Now that we have cleared the FUD, you might still be asking yourself whether applications on Ethereum will suffer from gas fees.
The chain will certainly survive, but what will happen to all the applications building on top of it? We have seen the drama play out with Uniswap vs. Pancakeswap.
Binance chain captured massive value during the last week, and so did its biggest exchange: PancakeSwap. Look at the price increase of $CAKE.
It’s safe to say that no single chain has solved the scalability trilemma at this point. That’s why Binance Chain makes a significant trade-off: It sacrifices decentralization for scalability. In this way, it makes thousands of transactions per second possible. However, the price is high: Censorship risk.
And here’s the thing: Imagine you are a DeFi whale, with a net worth of over $100 million in ETH and DeFi tokens. You want to buy $1,000,000 worth of some token. Would you rather use Uniswap and pay a $100 transaction fee or swap it on Pancake swap for $1?
High-value transactions will always stay on Ethereum because the risk of censorship is too high on Binance Chain. Don’t get me wrong, you can definitely choose to use PancakeSwap for low-value transactions, but you have to know the trade-offs.
Whenever you hear someone claiming that Ethereum will die because of the high gas prices, please don’t fall for it! Always be careful with such a strong conclusion. Life is not black or white; it’s grey!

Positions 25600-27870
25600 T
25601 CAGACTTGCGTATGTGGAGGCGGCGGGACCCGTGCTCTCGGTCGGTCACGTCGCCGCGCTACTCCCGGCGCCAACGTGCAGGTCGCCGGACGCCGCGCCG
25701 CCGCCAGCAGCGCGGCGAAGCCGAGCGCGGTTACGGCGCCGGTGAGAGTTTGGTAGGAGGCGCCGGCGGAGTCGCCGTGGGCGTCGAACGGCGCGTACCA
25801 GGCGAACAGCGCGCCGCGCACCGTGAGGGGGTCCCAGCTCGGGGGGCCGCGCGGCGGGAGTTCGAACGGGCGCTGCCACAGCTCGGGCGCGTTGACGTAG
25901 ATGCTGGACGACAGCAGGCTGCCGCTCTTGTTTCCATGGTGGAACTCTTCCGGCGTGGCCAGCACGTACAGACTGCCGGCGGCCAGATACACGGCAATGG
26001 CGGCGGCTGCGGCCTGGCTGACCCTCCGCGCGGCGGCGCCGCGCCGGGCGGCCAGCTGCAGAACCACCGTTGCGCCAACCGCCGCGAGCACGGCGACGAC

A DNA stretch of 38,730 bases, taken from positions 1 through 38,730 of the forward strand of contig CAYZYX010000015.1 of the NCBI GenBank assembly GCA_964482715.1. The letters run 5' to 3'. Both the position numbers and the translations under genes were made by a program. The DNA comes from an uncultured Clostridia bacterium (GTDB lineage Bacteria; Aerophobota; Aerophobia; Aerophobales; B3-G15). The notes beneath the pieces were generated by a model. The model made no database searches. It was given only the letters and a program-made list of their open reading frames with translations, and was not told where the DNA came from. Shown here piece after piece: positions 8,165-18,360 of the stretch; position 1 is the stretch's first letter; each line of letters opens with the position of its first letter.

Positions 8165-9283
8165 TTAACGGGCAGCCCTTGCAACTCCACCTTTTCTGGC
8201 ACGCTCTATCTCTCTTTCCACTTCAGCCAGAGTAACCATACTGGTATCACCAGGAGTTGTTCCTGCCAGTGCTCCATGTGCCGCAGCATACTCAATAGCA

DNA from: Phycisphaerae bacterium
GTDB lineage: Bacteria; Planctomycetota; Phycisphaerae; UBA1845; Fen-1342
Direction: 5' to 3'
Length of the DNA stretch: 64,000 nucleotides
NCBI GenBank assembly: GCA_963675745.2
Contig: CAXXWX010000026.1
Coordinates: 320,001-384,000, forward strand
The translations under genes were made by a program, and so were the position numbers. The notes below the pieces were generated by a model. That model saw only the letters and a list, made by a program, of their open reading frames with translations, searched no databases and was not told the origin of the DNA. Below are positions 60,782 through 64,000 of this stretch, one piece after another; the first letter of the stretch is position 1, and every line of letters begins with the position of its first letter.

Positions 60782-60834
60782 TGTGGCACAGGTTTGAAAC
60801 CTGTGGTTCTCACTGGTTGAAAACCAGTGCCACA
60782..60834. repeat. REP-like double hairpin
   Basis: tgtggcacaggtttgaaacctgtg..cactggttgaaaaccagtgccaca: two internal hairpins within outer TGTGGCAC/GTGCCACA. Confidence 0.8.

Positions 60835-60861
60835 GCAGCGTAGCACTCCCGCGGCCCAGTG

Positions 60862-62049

Ethereum is not going to die because of its high gas fees. The only way it could die in the future is that other chains provide decentralized, trustless, and scalable smart contracts way earlier than Ethereum can launch sharding. Binance Chain is definitely no competition.
The case of high gas fees killing Ethereum is not well-thought-out. Quite the opposite is true: Expensive gas prices signal that people want to use Ethereum so badly that they pay hundreds of dollars per transaction. The crazy demand will accelerate the development of second-layer solutions, such as rollups. They will increase the transaction throughput and lower gas costs again.
It’s important to think for yourself while acting in the crypto industry. Many newcomers are entering. Right now, there are three times more people in crypto than one month ago.
They will contribute to those false narratives. So, keep your head straight, look at the fundamentals, and HODL: We are in a bull market!
All information presented above is meant for informational purposes only and should not be treated as financial, legal, or tax advice. This article's content solely reflects the opinion of the writer, who is not a financial advisor.
Do your own research before you purchase cryptocurrencies. Any cryptocurrency can go down in value. Holding cryptocurrencies is risky.